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FAST NC Releases Recovery Funds Application, Coordinates Non-Monetary Relief Efforts

Elizabeth Yelverton | NCASA Legal Affairs and Policy Manager

The State Department of Public Instruction (DPI) announced Tuesday the “Florence Aid to Students and Teachers” (FAST NC) application is now available to impacted school districts. The applications are being shared with the 34 counties declared federal disaster areas, as well as with district superintendents and charter schools via email. Employees in NC public schools, charter schools, and public school districts may apply for recovery funds, and each application must be signed by the applicant’s principal/school leader and LEA superintendent or public charter school board chair. “Applications will be considered in cycles, and the first round of applications will be due on or before Nov. 16, 2018,” according to an email from DPI. Applications for the second round of funding will be received from Nov. 17 through Nov. 30, 2018, and further application cycles will be announced later. Schools can access the application online from FAST NC’s website by clicking here.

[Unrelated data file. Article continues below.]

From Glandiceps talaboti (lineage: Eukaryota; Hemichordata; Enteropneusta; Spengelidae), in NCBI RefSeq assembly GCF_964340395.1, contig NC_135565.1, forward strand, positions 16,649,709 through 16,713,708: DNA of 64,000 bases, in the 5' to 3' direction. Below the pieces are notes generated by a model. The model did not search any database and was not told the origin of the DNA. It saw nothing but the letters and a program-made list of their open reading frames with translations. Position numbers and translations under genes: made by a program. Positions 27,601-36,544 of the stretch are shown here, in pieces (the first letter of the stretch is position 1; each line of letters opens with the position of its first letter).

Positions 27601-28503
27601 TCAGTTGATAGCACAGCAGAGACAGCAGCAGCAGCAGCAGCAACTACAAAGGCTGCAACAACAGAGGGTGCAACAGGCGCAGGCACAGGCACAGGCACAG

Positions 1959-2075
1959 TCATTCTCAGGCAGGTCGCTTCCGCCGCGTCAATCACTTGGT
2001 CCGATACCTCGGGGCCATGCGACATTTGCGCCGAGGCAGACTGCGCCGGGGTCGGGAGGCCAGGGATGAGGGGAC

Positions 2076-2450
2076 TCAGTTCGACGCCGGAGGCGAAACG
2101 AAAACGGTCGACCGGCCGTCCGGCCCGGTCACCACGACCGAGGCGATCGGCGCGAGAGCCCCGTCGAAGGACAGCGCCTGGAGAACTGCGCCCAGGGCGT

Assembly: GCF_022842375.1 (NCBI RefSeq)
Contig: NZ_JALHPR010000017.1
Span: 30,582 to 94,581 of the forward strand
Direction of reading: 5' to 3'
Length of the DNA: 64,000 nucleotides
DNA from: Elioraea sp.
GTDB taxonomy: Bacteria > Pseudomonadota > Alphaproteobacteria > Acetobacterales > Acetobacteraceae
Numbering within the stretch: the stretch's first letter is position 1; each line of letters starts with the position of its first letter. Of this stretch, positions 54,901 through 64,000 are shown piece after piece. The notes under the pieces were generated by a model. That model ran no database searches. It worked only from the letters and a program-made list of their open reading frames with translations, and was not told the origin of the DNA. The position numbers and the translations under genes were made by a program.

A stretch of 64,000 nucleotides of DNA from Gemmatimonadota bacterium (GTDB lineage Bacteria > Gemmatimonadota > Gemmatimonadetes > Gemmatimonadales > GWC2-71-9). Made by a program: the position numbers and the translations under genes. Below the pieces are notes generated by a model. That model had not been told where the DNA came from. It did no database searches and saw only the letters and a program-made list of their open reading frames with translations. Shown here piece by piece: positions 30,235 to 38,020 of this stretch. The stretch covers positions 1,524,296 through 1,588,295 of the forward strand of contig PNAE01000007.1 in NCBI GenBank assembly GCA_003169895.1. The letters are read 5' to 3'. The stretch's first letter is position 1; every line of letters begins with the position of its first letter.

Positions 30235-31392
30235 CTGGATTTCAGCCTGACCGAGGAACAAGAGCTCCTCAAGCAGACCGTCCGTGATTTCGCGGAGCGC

In addition to raising almost $45,000 through the NC Education Fund, FAST NC has also coordinated non-monetary donations for impacted schools and classrooms. Over 2,000 calculators have been donated so far, and several schools have planned school supply drives through FAST NC. According to DPI, an elementary school in La Jolla, California, sent a box of school supplies, along with notes from the kindergarteners who collected the supplies, to NCDPI. State Superintendent Mark Johnson handed out the supplies to students at Dixon Elementary School in Onslow County on Nov. 5th, the first day the students were back in school since Hurricane Florence hit the state. First Book, a non-profit member network of educators which provides books and other educational resources to students in need, also donated 10,000 new books to FAST NC’s recovery efforts.

The North Carolina Teacher Voice Network, an affiliate of educational services non-profit Hope Street Group, has also coordinated a book distribution drive — “Turning The Page on Hurricane Florence” —through FAST NC to provide new books to the 600,000 K-12 students who live in storm-affected areas across NC. Those interested in participating in the book drive may directly purchase books on teacher wish lists by clicking here. Participants can get involved in the drive in various other ways as well, including hosting a collection site, raising awareness through social media, or contacting publishers and authors to request book donations. For more information on the “Turning The Page on Hurricane Florence” book drive, please click here.


Elizabeth Yelverton